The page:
Political discussion should be embraced by families with conflicting views

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Thanksgiving was opportune for awkward political discussion with relatives. Since many students at East likely spent time with extended family over the break, it is not inconceivable to assume that many students were faced at some point with the decision to brush aside a snide political remark from a relative, or to snap back with their own wisdom. For any students who encountered relatives living outside the “liberal bubble” of Chapel Hill, the likelihood of familial divide regarding politics was probably even greater – notably amongst elderly relatives, as they tend to see things slightly differently than their millennial descendants.

In any case, the prospect of these discussions is no stranger to many, as implied by the viral SNL skit from 2015 entitled, “A Thanksgiving Miracle.” However, the social apprehension that often accompanies this time of year is rarely caused solely by the presence of political differences amongst families. The real fear seems to lie with the prospect of confronting these differences. While vocalized disagreements such as these can certainly put a damper on the otherwise pleasant gatherings of the holidays and cause awkwardness in the spur of the moment, consciously avoiding political discussion altogether does not always prove to be the best course of action in the long run.   

When it comes to the political spectrum these days, there is little common ground. Much of the “politics” of our time are no longer a matter of how to reach a common goal as they used to be, but a matter of what goal to reach for. Issues of basic human rights are debated like tax codes, and have become cornerstones in the platforms of each party. However, it is important to find whatever agreement we can with the family members we do not see eye-to-eye with, even if that common ground may not strictly lie anywhere on the political spectrum. Recognizing the bias of one’s own political affiliation goes far in minimizing hypocrisy, and as both parties are inherently biased, any two people could agree on this regardless of where they fall on the political spectrum.           

As proven by what many found to be a surprising outcome to this year’s presidential election, one finds limited enlightenment by living in an echo chamber overwhelmingly populated by wealthy, white liberals. Real change can only be brought about once its custodians gain a proper estimate of their opposition, which can never be accomplished by pretending various pressing issues simply do not exist. More people would likely agree with this outlook with regard to strangers than they would with regard to their relatives. However, we feel much less obligation to speak cordially with and listen respectfully to strangers than we do our relatives. This diplomacy that we disregard in Twitter feuds with strangers yet cower at the thought of losing with our relatives is the backbone of bipartisan politics. Regardless of our own willingness to compromise on an issue, this diplomacy should never be tossed aside. It is the only way to gain someone’s open ear, and in the end it may just gain their open mind as well.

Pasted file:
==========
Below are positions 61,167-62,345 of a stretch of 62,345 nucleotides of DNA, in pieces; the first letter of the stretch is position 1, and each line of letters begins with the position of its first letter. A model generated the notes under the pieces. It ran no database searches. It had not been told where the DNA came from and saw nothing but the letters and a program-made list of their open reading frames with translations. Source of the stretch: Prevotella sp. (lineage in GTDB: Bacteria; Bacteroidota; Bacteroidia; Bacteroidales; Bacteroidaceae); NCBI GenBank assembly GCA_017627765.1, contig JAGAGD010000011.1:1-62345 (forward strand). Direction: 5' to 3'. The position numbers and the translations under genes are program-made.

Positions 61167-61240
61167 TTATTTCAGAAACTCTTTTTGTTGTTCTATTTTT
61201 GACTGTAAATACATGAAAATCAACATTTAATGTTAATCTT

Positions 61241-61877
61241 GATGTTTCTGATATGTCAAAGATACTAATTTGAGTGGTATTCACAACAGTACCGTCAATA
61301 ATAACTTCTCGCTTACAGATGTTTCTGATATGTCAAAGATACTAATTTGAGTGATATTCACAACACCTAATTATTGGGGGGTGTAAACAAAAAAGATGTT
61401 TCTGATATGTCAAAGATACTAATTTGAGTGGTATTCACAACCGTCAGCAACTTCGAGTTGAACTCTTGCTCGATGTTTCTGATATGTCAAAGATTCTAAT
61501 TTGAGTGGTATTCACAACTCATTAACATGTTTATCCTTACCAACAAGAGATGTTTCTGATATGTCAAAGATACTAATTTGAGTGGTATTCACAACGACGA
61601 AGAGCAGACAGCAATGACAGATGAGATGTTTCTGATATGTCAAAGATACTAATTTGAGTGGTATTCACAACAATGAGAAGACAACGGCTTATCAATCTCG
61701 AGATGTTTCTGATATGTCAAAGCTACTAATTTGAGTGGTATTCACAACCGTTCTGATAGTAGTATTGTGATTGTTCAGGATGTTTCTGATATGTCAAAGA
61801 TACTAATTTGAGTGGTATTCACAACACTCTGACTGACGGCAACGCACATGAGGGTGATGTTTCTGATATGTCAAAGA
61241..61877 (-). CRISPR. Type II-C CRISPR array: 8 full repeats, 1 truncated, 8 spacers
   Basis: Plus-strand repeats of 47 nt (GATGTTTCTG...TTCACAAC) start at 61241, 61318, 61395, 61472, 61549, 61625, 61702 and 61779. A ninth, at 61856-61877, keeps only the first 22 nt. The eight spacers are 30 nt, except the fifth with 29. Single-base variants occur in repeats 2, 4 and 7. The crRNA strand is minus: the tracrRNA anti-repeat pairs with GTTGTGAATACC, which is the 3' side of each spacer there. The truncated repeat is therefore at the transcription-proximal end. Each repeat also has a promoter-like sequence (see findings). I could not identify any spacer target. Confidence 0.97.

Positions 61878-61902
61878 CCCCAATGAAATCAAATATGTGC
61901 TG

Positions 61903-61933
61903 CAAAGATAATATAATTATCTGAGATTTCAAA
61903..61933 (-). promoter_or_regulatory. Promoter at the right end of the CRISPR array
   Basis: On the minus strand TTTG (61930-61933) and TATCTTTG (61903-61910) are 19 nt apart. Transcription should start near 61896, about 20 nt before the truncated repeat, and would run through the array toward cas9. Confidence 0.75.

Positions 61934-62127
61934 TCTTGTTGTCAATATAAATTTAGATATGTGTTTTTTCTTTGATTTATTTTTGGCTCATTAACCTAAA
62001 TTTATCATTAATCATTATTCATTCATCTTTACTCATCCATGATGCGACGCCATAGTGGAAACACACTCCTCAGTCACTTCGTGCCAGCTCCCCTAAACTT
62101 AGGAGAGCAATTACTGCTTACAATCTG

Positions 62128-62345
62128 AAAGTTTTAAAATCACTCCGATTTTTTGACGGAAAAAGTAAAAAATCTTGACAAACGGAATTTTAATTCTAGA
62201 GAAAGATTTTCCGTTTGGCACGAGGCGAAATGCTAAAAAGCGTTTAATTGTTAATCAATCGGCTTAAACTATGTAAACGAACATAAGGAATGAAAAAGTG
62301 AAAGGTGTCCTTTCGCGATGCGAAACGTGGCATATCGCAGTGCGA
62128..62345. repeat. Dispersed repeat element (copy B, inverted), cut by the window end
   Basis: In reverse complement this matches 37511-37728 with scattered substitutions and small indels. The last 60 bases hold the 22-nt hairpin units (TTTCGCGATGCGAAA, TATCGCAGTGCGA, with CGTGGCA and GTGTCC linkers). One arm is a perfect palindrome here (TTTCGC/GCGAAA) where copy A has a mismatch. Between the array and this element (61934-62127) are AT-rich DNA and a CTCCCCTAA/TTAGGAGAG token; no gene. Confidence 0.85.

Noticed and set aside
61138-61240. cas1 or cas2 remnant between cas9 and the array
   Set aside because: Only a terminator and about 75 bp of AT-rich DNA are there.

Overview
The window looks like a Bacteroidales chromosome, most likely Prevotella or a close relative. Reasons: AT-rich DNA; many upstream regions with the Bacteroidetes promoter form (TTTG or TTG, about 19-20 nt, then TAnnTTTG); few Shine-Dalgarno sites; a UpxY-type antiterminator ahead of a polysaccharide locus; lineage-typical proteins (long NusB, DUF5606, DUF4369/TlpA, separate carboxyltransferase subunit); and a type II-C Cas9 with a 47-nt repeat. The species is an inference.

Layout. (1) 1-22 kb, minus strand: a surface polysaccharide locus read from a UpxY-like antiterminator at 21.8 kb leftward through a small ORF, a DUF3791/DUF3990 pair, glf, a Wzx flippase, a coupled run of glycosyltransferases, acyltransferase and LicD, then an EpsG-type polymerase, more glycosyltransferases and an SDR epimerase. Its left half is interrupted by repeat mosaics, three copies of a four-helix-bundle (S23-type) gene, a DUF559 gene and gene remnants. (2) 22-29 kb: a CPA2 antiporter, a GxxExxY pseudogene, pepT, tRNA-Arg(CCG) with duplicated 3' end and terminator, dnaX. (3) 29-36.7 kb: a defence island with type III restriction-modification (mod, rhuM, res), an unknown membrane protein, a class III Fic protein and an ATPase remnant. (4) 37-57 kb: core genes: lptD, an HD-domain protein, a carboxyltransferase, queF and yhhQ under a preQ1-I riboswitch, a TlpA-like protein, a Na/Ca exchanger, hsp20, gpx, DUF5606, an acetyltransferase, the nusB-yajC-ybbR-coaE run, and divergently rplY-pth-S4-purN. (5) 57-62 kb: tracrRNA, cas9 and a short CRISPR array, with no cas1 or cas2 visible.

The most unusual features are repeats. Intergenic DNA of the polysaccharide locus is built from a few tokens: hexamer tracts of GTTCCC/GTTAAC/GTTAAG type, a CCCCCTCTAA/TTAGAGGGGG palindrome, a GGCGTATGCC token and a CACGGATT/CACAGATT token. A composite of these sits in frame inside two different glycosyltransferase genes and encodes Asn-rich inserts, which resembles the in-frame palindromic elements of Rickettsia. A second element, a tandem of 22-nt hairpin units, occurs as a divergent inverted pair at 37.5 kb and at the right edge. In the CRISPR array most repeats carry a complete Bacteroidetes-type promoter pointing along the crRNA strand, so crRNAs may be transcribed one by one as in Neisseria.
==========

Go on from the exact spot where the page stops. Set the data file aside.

Suppressing our bitterness over the conflicting views of our relatives may help avoid an argument, but it will not allow us to forget those views completely. Unlike our friends we do not choose our family, so we may as well try and develop the best familial relationships we can. Moving past these political differences will go a long way in strengthening our bond with relatives, and allowing our political bitterness to well up will only inhibit our best perception of them. Besides, if we reach the point where we can mention a particular current event in a cordial manner to relatives with opposing views, we may be pleasantly surprised to find that their views on the given issue are not so different from ours after all.   

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